How the New York Public Library Is Equipping Artists With Technology (for Free) as the Pandemic Shutdown Continues | Playbill

Special Features How the New York Public Library Is Equipping Artists With Technology (for Free) as the Pandemic Shutdown Continues As virtual performances remain the norm, the "Tech Kits for Performing Artists" program offers a lifeline to those in the digital wings.
Tech Kits for Performing Artists Jonathan Blanc/The New York Public Library

Only days into the coronavirus pandemic, arts organizations and individual artists alike found ways to pivot to digital stages. Zoom readings sprouted up as the app became more and more a desktop fixture. Virtual concerts maneuvered lags to sync remotely performed accompaniments. We learned which camera angle creates the least glare in our own rooms. But even as conversations around reopening surface and details become more concrete, it’s clear that digital content is here to stay. The specialness of live performance can’t be replaced, of course, but neither can the reach gained through streaming offerings.

This new landscape means new challenges for artists, particularly those who do not have adequate access to technological resources. The New York Public Library for the Performing Arts at Lincoln Center hopes to alleviate the gap through a new program that could be a key asset to dancers, actors, musicians, composers, designers, and more.

Lincoln Center Theater, past the Paul Milstein Pool and Terrace Francis Dzikowski-Esto

The Library has developed “Tech Kits for Performing Artists,” available to check out for any NYPL cardholder 18 or older. Contents include an iPad Pro with cellular data and a suite of creation-oriented apps, a USB microphone, wireless headphones, a ring light, and a phone tripod stand; those with musical pursuits can also request a 32-key MIDI keyboard. Cardholders can reserve kits online and pick them up in various locations in the Bronx, Manhattan, and Staten Island.

NYPL crafted the program through the guidance of Dance/NYC’s COVID-19 Impact Survey. One finding: There is an increased need for technology and communication resources in the wake of the pandemic (another recent study from ArtsBridge shows that 87 percent of performers at high school and college levels had created content for social platforms, and 77 percent had participated in digital showcases in the wake of the pandemic). Another finding: Artists in BIPOC, immigrant, disabled, and older communities were disproportionately impacted by a lack of such resources.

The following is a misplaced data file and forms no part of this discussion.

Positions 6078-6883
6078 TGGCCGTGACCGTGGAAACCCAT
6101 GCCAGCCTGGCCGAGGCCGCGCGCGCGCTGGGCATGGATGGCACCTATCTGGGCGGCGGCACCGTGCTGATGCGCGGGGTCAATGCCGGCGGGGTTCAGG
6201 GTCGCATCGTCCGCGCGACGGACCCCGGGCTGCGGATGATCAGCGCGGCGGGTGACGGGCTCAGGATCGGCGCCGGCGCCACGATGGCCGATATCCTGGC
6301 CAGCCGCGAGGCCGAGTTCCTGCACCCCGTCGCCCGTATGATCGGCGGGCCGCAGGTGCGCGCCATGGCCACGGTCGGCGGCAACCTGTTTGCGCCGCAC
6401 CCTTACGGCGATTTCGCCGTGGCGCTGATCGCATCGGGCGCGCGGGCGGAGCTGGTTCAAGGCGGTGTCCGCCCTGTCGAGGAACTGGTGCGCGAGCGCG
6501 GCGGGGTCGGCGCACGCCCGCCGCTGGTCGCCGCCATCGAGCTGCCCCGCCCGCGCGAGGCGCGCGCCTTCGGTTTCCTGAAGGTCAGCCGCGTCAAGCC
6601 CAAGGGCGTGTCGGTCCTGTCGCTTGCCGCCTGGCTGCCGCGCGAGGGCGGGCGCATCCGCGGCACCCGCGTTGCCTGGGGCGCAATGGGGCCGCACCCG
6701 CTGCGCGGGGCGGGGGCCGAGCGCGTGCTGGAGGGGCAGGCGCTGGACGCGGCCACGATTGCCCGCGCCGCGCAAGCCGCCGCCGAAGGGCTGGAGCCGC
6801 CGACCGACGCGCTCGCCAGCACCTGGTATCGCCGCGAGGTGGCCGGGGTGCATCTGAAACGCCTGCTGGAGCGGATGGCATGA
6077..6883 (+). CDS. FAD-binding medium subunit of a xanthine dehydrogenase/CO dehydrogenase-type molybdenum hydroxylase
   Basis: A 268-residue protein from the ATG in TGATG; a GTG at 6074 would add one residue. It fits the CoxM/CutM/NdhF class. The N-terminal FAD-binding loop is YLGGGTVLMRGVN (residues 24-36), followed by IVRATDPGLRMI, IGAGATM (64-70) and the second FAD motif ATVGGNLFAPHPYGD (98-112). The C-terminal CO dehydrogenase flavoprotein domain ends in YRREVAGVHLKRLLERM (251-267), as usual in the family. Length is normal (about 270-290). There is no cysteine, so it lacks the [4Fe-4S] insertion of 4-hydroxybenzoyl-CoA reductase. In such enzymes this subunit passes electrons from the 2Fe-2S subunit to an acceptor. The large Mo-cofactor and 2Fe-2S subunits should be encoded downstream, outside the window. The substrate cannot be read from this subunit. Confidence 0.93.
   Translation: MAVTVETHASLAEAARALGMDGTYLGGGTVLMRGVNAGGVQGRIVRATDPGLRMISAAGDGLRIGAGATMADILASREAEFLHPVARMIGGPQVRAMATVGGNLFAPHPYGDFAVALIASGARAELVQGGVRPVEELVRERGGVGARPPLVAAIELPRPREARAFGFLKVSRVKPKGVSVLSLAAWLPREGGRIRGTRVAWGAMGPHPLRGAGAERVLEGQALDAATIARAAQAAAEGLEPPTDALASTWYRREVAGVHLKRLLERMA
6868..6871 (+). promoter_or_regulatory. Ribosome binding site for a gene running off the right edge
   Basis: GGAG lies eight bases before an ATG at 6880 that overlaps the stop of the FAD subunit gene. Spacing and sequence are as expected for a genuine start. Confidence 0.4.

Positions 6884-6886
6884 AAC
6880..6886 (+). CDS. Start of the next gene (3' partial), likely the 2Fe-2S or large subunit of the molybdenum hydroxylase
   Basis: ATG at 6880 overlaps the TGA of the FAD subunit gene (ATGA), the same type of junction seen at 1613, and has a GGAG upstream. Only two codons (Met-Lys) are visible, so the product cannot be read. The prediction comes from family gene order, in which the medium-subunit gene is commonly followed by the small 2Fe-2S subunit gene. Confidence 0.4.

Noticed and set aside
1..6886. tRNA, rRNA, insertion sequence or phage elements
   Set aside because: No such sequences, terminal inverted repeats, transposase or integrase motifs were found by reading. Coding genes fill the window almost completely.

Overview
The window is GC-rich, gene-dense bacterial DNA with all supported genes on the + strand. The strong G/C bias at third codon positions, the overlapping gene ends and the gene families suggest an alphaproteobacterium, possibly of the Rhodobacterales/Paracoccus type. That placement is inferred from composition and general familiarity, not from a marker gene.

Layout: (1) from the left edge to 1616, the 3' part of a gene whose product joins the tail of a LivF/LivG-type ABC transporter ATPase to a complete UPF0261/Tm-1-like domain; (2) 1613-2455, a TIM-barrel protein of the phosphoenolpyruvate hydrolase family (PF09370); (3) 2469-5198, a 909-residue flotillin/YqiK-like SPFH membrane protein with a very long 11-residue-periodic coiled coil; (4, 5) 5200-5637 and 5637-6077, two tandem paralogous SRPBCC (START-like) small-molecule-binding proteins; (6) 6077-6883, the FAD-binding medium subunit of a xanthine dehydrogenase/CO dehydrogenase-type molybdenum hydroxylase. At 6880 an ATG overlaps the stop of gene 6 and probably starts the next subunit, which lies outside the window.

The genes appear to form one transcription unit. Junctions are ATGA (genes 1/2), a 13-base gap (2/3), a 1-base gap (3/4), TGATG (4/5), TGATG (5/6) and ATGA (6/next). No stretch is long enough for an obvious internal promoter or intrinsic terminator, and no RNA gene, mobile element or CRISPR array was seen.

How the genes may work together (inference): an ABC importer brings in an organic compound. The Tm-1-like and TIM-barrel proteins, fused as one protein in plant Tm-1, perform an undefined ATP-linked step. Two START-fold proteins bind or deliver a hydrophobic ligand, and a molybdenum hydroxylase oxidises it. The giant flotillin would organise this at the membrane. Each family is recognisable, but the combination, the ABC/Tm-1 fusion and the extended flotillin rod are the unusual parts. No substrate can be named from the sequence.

Though born out of the circumstances of the pandemic and in response to these studies, the Library aims to continue to narrow the technological gap on the other side of theatre shutdowns. “The digital divide existed before the pandemic. It exists during the pandemic. And it will exist beyond,” says Library for the Performing Arts Executive Director Jennifer Schantz. “So I think this program is a start, a beginning, to help people who need these tools.”

To ensure the program reached and met the needs of these underserved communities, the Library worked with local branches and partnered with outreach initiatives like the aforementioned Dance/NYC in the soft launch phase. Their efforts have proven effective: As of March 22, all 81 of the Library’s kits have been checked out, with a waitlist of 300, with the number only rising as word spread across the artist community.

Schantz says the goal right now is to get the number of available kits up to an even 100. That, she says, will allow the library to serve 1,000 artists over the course of a year (kits are available to check out for one month, with the option of renewing up to three if there’s no waitlist). As the pilot program continues to take shape, that number could continue to grow, and the Library’s Dance, Music, and Theatre divisions—and, naturally, the IT department—will continue to identify potential kit additions and modifications.

Once venues begin to welcome back audiences, Schantz hopes participating artists will be able to share the work they created with these tools in the Library’s Bruno Walter Auditorium. But for now, even if that’s not possible, the chance to create should be.

“It’s incredibly important that artists continue to have many tools to share their work, whether it’s through live performance or online. COVID has actually helped the entire world—including the performing arts—rethink how they can share their works with a larger audience,” Schantz says. “The library is here to support our community... To be a resource for those who need us is something we do. That’s what we’re about.”

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